The Lucerno Solution
The Lara® System
The Lucerno Lara System is currently listed with the FDA and uses sensors on the patient’s skin to measure the radiation emitted from the areas of interest beneath the sensors.
Prior to the injection, sensors are placed on the patient’s arms, using atraumatic adhesive pads. One sensor captures activity from the radiotracer at the injection site and the second sensor from the other arm, which acts as a control. Lara provides a real time display of injection quality and after a portion of the uptake period, the sensors can be removed and recorded data can be uploaded to the Lucerno Web Application, Ellexa®. Within seconds, Lucerno provides a report.
Since our sensors record the level of radiotracer in the areas of interest during and after the injection, Lucerno provides clinicians with evidence of the presence of radiotracer in the injection area during the uptake process. This information helps clinicians to evaluate the quality of the injection process to determine if an infiltration has occurred. With this information clinicians can assess the amount of unintentional radiation delivered to the patient’s arm tissue and can assess the level of confidence that can be placed in the images used in patient management decision making.
The system is agnostic to the imaging field of view used in each center, the experience of the technologists, the quality of the patient’s injection vein, or if an auto-injector is used.
Lara is easy to use, requires no additional radiotracer, and just adds twenty seconds to the patient experience and one to two minutes to the technologist’s process, but provides the quality control needed to ensure nuclear-medicine scan has not been compromised by an infiltration.
Quality control of injections is especially important in everyday use of PET scans and vital for clinical studies that rely on PET scans as part of the protocol.
The Lucerno graph below shows an ideal injection. It is ideal because the injection arm sensor curve (black line) and the reference arm sensor curve (red line) reach equilibrium within seconds. All nuclear medicine injections should look like this one.
The black line in the Lucerno graph (below left) shows a dramatically high level of radioactivity detected by the injection arm sensor. The red line shows the level of activity from the reference arm sensor. The review of the time-activity curve prior to the patient being imaged, alerted the technologist to ensure the injection site was in the imaging field of view. As a result, this infiltration was confirmed to be significant by the director of the PET center after measuring the remaining activity near the injection site at time of imaging.
A static nuclear medicine image is not enough
From the time-activity curve below, it would appear that by the time of imaging the injection sensor and reference sensor outputs would be very similar. In this situation, the injection site would appear to look normal or at worst have some small trace of radiotracer near the injection site. The static image would not accurately reflect the quality of the injection. By reviewing the time-activity curve, the physician would know that a patient did not receive the entire bolus injection as expected.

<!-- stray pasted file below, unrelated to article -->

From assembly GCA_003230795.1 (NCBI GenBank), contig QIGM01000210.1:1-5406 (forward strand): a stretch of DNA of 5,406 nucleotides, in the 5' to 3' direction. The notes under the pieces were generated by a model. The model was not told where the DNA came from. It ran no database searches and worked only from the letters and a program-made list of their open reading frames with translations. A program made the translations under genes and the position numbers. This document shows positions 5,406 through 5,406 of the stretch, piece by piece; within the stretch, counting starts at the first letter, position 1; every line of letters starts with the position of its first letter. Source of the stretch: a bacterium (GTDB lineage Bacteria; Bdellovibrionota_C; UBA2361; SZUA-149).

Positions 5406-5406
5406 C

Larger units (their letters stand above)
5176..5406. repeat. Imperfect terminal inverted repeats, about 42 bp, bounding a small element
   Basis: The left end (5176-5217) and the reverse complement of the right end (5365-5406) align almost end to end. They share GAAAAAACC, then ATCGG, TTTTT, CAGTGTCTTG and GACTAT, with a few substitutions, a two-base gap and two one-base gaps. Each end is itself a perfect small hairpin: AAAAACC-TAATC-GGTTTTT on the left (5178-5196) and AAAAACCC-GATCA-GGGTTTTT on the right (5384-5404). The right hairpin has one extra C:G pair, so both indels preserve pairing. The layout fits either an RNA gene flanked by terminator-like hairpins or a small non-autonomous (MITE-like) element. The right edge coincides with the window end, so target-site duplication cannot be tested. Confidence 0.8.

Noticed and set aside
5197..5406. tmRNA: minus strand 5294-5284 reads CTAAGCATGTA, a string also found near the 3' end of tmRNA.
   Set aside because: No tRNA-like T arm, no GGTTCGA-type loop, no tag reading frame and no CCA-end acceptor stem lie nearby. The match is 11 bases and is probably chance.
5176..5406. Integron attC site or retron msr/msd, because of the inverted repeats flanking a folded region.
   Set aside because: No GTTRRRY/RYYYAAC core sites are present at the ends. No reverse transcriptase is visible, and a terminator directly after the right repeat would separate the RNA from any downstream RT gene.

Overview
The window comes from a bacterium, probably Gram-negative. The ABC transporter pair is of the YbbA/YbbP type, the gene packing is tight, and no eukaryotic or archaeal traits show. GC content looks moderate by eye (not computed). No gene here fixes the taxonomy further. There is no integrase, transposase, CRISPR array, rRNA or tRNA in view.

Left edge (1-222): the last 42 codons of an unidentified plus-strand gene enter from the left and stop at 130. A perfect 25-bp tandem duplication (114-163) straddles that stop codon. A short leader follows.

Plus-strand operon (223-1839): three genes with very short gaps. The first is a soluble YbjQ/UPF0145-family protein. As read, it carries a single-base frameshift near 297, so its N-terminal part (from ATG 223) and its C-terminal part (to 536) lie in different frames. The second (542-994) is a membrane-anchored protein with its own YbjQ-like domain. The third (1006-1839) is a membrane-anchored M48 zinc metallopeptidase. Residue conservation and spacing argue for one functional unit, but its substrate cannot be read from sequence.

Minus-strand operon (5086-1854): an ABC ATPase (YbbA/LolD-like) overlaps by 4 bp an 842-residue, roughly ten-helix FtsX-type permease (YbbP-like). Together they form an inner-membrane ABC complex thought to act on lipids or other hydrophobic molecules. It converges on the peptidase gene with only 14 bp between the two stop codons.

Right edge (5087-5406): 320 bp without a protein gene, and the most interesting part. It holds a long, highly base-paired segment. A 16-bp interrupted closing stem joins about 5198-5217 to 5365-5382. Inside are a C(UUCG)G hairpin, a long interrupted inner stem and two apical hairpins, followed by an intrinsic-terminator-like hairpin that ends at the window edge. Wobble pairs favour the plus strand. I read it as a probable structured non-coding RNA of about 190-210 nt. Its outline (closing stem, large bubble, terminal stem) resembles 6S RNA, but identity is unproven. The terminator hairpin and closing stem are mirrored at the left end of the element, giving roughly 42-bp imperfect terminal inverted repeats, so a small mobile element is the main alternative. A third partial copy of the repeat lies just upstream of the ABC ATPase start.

Here is another example of how a static image can misrepresent what happened during the uptake period.
Dynamically acquired images (bottom row) taken at various times (blue arrows) during uptake, static image (upper right), and black TAC (top curve) from injection arm sensor all reflect the complete resolution of a prolonged venous stasis. Red TAC reflects uptake captured by reference arm sensor on the non-injection arm during the uptake period. Blue TAC reflects liver uptake. Proximity to injection arm sensor and nature of the liver uptake played some role in injection arm sensor TAC interpretation. Patient was positioned on PET imaging table to ensure the injection site would be located near the caudal edge of the PET imaging bed. Red arrows on dynamic image acquisition frames and static image indicate approximate injection site (right antecubital fossa).
Watch the video to see how a prolonged venous stasis resolves during the uptake period.
In this case below the injection site was out of the imaging field of view, but the patient experienced a significant infiltration that was identified by Lara and confirmed when the patient returned five days later for re-scan. Note the quality of the images taken after the infiltrated injection versus the images taken after an ideal injection. Quantification of these metastatic lesions were understated between 30-70% due to the infiltration.
Lucerno can provide QA/QC for radiopharmaceutical* injections
The Lara System is intended for use in nuclear medicine to provide quality control for radiotracer injections. With the Lara System, clinicians can know, before the uptake period is over, whether the injection was ideal or not.
While it is important to provide quality control for each individual radiotracer injection, the Lara System can provide quality assurance for a nuclear medicine center’s injection process. By using Lara with Lucerno’s proprietary Ellexa® software, centers can identify factors associated with infiltrations, make appropriate adjustments, and improve quality. Through periodic reviews of these associated factors and process improvements, centers can improve patient safety, drive their overall infiltration rate down, and drive their quality indices up.
*Radiopharmaceuticals must include a gamma emission.